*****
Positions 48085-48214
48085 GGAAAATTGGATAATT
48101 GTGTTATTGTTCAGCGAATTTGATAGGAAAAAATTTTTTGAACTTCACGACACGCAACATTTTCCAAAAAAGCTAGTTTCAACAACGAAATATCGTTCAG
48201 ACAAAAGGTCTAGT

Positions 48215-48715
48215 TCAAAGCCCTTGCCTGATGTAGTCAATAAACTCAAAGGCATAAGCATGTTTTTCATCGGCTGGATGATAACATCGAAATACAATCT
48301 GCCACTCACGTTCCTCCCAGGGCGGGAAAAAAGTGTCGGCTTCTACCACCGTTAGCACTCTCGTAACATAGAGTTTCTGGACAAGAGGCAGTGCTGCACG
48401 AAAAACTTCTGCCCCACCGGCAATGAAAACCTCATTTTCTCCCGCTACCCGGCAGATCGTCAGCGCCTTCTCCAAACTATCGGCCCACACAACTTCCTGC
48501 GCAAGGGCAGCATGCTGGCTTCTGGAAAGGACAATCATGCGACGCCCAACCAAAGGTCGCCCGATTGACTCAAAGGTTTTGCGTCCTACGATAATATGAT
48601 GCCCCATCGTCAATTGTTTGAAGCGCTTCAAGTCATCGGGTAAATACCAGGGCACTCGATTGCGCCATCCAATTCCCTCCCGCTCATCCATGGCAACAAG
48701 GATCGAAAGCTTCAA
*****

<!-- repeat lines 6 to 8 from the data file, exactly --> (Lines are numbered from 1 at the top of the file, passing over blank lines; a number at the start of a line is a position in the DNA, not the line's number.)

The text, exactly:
48215 TCAAAGCCCTTGCCTGATGTAGTCAATAAACTCAAAGGCATAAGCATGTTTTTCATCGGCTGGATGATAACATCGAAATACAATCT
48301 GCCACTCACGTTCCTCCCAGGGCGGGAAAAAAGTGTCGGCTTCTACCACCGTTAGCACTCTCGTAACATAGAGTTTCTGGACAAGAGGCAGTGCTGCACG
48401 AAAAACTTCTGCCCCACCGGCAATGAAAACCTCATTTTCTCCCGCTACCCGGCAGATCGTCAGCGCCTTCTCCAAACTATCGGCCCACACAACTTCCTGC